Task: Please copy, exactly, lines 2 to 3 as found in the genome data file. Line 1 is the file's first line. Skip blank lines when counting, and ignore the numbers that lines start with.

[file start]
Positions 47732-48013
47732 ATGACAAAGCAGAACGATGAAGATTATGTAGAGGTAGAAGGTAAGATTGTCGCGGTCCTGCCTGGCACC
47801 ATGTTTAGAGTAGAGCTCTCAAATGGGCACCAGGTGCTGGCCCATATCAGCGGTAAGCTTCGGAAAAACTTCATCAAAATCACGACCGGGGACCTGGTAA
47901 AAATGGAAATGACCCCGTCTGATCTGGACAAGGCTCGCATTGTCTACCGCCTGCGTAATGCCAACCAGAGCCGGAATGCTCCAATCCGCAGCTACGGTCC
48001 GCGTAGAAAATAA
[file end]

47732 ATGACAAAGCAGAACGATGAAGATTATGTAGAGGTAGAAGGTAAGATTGTCGCGGTCCTGCCTGGCACC
47801 ATGTTTAGAGTAGAGCTCTCAAATGGGCACCAGGTGCTGGCCCATATCAGCGGTAAGCTTCGGAAAAACTTCATCAAAATCACGACCGGGGACCTGGTAA